People are stepping up to criticise Mr Morrison’s atrocious absence and mishandling of the crisis, but the reality is that the planet itself is sending dire and deadly signals and still, beyond angry words, nothing is actually being done about our climate crisis to the speed and extent to that is necessary. At a time when our world is supposedly more informed than ever before about the climate and ecological crisis, humans are collectively and continually hampering the little efforts that currently exist to combat the issue.
Yes, despite the fact that 2019 saw over 11,000 scientists declare a “climate emergency”, millions of students strikers take to the streets to demand climate action and catastrophic extreme weather events inundate regions all over the world, we are continuing to wreak havoc on our planet with our wasteful overconsumption culture and addiction to meat and dairy. Major businesses have only just begun to improve the sustainability of their operations and offer more accessible eco-friendly solutions to consumers, and governments continue to lag behind on any substantial commitments to combat the most pressing issue humanity faces today.
Over the holiday season, as the wildfires blackened the skies of southeastern Australia, global e-commerce retailer Amazon reported “record-breaking” sales, with consumers purchasing more than ever before. At the same time, we are seeing billions of parcels being returned, which not only drives up the already astonishing rate at which waste is being landfilled globally, but the greenhouse gases as well. According to tech-driven return processing company Optoro, landfill waste from the 3.5 billion products returned each year from Americans alone amount to an output of 15 million metric tonnes of carbon dioxide into the atmosphere.
Mountains of United Nations-backed evidence piling up about the carbon emissions and resource-intensive nature of industrial animal agriculture has not been met with any slump in global meat and dairy intake. In the wake of our current biodiversity crisis and record-shattering rise in temperatures, which is putting the future of food, health and the environment under extreme threat, demand for meat and dairy keeps going up.
In Hong Kong in particular, we are alarmingly consuming much more seafood, beef, pork and dairy than world averages, making our city one of the world’s top emissions contributors. The reality is that dramatic changes to the way we produce, consume, transport and dispose of food must be made, and without a global shift towards plant-based diet, the future of human civilisation looks bleak.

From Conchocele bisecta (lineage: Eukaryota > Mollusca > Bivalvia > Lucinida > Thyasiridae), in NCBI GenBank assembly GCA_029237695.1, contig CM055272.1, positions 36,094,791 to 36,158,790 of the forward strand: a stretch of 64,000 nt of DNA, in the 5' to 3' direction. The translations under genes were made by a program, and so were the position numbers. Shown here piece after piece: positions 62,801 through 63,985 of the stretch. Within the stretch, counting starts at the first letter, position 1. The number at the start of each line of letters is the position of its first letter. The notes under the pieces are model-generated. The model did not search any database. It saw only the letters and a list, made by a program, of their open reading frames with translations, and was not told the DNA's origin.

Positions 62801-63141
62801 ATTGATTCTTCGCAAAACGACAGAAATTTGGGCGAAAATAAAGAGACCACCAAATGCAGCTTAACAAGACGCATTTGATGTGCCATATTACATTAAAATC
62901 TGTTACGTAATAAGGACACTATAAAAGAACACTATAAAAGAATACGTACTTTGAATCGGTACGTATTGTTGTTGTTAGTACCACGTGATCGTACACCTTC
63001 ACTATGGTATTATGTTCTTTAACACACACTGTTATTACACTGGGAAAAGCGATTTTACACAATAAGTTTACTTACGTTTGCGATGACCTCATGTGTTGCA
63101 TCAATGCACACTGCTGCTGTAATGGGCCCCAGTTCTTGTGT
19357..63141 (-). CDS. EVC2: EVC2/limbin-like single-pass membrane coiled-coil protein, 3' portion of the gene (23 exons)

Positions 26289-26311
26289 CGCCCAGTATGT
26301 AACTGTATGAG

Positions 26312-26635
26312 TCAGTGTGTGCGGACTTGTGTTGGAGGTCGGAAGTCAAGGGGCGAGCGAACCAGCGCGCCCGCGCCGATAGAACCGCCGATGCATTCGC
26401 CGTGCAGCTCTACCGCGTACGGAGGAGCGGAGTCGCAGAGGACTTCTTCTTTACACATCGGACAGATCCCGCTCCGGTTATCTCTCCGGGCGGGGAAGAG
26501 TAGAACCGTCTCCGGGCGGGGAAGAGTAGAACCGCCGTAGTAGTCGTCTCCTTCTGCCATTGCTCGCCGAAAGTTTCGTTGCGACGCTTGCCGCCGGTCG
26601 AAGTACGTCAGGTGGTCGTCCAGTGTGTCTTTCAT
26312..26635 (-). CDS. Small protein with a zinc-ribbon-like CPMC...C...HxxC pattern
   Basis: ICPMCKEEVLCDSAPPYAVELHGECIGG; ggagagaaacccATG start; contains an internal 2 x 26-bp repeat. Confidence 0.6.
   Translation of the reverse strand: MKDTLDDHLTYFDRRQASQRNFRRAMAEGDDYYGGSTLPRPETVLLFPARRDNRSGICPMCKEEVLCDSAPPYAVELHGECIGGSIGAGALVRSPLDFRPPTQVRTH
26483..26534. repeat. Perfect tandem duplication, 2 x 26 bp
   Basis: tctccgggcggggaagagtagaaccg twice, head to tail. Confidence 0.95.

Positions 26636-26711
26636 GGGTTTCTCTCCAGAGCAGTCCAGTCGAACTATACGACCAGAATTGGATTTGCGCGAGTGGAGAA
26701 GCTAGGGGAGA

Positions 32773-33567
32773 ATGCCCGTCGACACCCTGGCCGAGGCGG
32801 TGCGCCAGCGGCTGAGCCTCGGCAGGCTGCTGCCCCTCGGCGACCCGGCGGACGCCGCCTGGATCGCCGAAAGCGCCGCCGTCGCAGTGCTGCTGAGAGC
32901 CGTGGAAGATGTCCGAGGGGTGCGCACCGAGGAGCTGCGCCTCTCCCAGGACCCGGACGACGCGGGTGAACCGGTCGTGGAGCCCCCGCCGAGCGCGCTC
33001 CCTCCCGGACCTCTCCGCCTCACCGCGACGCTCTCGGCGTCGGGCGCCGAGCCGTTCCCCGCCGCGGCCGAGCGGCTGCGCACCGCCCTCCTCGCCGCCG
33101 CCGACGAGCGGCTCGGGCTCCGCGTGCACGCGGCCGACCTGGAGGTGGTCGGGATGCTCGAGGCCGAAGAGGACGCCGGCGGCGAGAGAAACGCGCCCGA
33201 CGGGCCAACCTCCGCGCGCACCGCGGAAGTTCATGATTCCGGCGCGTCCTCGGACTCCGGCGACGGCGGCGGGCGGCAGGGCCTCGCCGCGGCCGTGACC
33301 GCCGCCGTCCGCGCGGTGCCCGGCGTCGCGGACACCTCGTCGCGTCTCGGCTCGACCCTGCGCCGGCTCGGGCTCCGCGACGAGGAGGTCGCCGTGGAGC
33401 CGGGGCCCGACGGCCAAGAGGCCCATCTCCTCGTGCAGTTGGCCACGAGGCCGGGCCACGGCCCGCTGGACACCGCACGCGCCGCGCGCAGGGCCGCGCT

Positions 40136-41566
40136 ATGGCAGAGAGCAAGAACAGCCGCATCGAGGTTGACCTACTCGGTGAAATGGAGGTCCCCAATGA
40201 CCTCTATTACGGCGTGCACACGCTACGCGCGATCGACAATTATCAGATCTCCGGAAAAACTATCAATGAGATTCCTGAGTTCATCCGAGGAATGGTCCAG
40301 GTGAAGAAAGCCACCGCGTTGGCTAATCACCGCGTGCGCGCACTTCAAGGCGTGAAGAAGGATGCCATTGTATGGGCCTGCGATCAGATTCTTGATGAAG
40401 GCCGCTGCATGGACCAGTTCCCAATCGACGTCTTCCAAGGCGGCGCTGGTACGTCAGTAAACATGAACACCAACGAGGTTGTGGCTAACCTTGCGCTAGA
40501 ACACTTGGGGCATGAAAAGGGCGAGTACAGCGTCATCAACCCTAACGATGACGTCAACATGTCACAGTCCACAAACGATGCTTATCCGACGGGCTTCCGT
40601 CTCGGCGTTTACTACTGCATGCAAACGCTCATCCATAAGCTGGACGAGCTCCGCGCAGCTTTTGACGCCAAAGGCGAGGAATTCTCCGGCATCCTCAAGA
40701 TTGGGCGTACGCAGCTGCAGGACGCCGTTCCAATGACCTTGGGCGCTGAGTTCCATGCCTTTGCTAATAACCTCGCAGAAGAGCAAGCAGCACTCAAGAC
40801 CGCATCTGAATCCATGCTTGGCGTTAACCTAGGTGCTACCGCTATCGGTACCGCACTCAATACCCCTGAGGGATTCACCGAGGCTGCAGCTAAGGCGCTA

Although the climate has never received so much global attention, especially in the media, governments continue to drag their feet. In a poll commissioned by non-profit organisation Hope Not Hate, a majority of 75% of people agree that the planet is facing an environmental “emergency” but politicians have failed to respond to the climate breakdown. Instead, world leaders still fall in line and back the interests of oil corporations over the health and wellbeing of citizens.
Even as scientists and activists have made the link between the Australian wildfires, fossil fuels and our climate and ecological crisis, Scott Morrison’s government has simply reaffirmed its commitment to coal and argued that climate change is too “political” an issue to take centre place in the disaster relief discussion. According to Mr Morrison, his administration’s current response is “matching the need”.
What is happening in Australia is simply a glimpse of what is coming if we continue on our trajectory. Climate barbarism from governments and passivity from us as individuals is no longer an option. Our planet is in an emergency, the fire has literally started, and it is well beyond time that we – governments, corporations, individuals – initiate and seriously amplify our global response to the most urgent threat to our existence.
Lead image courtesy of Unsplash.